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Entries in white boxes (3)

Monday
Jul302018

Infinera buying Coriant will bring welcome consolidation  

Infinera is to purchase privately-held Coriant for $430 million. The deal will effectively double Infinera’s revenues, add 100 new customers and expand the systems vendor’s product portfolio.

Infinera's CEO, Tom FallonBut industry analysts, while welcoming the consolidation among optical systems suppliers, highlight the challenges Infinera faces making the Coriant acquisition a success.   

“The low price reflects that this isn't the best asset on the market,” says Sterling Perrin, principal analyst, optical networking and transport at Heavy Reading. “They are buying $1 of revenue for 50 cents; the price reflects the challenges.”   

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Wednesday
Mar282018

Will white boxes predominate in telecom networks? 

Will future operator networks be built using software, servers and white boxes or will traditional systems vendors with years of network integration and differentiation expertise continue to be needed? 

 

AT&T’s announcement that it will deploy 60,000 white boxes as part of its rollout of 5G in the U.S. is a clear move to break away from the operator pack.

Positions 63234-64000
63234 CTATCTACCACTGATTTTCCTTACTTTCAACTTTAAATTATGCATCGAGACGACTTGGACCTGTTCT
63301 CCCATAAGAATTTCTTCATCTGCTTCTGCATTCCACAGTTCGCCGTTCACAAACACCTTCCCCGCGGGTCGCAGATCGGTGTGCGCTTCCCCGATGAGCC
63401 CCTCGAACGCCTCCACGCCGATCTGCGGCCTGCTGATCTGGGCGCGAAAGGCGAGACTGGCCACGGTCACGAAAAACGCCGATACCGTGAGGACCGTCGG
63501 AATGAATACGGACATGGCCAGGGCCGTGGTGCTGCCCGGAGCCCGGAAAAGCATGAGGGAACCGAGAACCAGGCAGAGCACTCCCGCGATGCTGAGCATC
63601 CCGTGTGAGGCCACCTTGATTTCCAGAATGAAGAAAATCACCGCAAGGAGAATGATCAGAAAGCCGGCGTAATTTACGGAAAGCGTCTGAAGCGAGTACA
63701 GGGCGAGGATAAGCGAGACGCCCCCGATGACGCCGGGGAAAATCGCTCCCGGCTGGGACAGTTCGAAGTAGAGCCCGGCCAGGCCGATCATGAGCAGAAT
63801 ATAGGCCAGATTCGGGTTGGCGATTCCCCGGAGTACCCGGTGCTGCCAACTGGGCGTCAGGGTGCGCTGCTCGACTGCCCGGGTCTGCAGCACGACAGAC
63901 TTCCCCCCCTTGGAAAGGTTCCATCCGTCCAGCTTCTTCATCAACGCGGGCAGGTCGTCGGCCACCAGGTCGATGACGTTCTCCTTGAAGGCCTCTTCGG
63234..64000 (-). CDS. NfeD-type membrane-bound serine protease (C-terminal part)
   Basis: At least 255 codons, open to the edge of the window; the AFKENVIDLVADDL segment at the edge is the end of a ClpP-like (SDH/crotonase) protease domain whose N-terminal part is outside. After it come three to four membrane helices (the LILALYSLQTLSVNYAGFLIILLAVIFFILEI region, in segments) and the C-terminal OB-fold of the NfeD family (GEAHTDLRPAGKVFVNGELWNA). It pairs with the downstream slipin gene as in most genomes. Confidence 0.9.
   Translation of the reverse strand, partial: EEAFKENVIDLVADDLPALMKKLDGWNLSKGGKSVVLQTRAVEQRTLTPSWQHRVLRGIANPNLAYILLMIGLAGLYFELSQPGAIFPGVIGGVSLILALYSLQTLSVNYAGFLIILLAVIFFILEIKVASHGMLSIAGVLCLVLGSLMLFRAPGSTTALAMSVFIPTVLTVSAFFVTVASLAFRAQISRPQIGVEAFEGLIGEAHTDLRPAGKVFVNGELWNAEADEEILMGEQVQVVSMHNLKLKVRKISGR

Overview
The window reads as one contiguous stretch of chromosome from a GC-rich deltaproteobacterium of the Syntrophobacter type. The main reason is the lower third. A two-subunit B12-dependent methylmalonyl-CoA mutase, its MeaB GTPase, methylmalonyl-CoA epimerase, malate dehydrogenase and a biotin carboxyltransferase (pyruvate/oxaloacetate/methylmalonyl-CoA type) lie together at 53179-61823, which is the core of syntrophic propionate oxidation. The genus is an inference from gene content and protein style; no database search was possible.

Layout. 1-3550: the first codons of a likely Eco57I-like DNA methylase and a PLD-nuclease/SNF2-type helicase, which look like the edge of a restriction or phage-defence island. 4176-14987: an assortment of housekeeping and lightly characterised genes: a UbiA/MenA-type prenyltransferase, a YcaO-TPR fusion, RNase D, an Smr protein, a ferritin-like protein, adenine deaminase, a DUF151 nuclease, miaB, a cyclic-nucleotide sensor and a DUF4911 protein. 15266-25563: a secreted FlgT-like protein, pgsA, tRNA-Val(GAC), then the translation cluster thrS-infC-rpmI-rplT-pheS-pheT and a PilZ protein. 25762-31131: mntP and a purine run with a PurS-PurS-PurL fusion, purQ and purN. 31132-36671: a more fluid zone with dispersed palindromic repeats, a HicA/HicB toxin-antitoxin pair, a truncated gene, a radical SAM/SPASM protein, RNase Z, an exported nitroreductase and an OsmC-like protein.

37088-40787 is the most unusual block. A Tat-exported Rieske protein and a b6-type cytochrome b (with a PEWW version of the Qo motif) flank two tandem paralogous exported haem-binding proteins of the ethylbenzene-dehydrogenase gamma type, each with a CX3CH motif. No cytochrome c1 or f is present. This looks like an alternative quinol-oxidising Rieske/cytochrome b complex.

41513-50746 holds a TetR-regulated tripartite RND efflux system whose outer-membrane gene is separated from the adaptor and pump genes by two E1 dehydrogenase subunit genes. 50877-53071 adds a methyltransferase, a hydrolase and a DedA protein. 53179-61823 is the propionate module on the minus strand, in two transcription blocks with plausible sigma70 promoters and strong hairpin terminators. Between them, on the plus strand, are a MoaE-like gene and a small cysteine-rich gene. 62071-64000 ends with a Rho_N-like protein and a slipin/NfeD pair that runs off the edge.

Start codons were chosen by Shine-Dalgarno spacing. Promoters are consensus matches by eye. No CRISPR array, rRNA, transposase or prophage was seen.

The service provider has long championed network transformation, moving from proprietary hardware and software to a software-controlled network based on virtual network functions running on servers and software-defined networking (SDN) for the control switches and routers.

Glenn WellbrockNow, AT&T is going a stage further by embracing open hardware platforms - white boxes - to replace traditional telecom hardware used for data-path tasks that are beyond the capabilities of software on servers.       

For the 5G deployment, AT&T will, over several years, replace traditional routers at cell and tower sites with white boxes, built using open standards and merchant silicon.

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Thursday
Nov232017

ON2020 rallies industry to address networking concerns 

Peter Winzer highlights one particular slide, part of the operator-findings presentation, to explain the purpose of the Optical Networks 2020 (ON2020) group.

Source: ON2020

The slide shows how router-blade client interfaces are scaling at 40% annually compared to the 20% growth rate of general single-wavelength interfaces (see chart).

Extrapolating the trend to 2024, router blades will support 20 terabits while client interfaces will only be at one terabit. Each blade will thus require 20 one-terabit Ethernet interfaces. “That is science fiction if you go off today’s technology,” says Winzer, director of optical transmission subsystems research at Nokia Bell Labs and a member of the ON2020 steering committee.

This is where ON2020 comes in, he says, to flag up such disparities and focus industry efforts so they are addressed.

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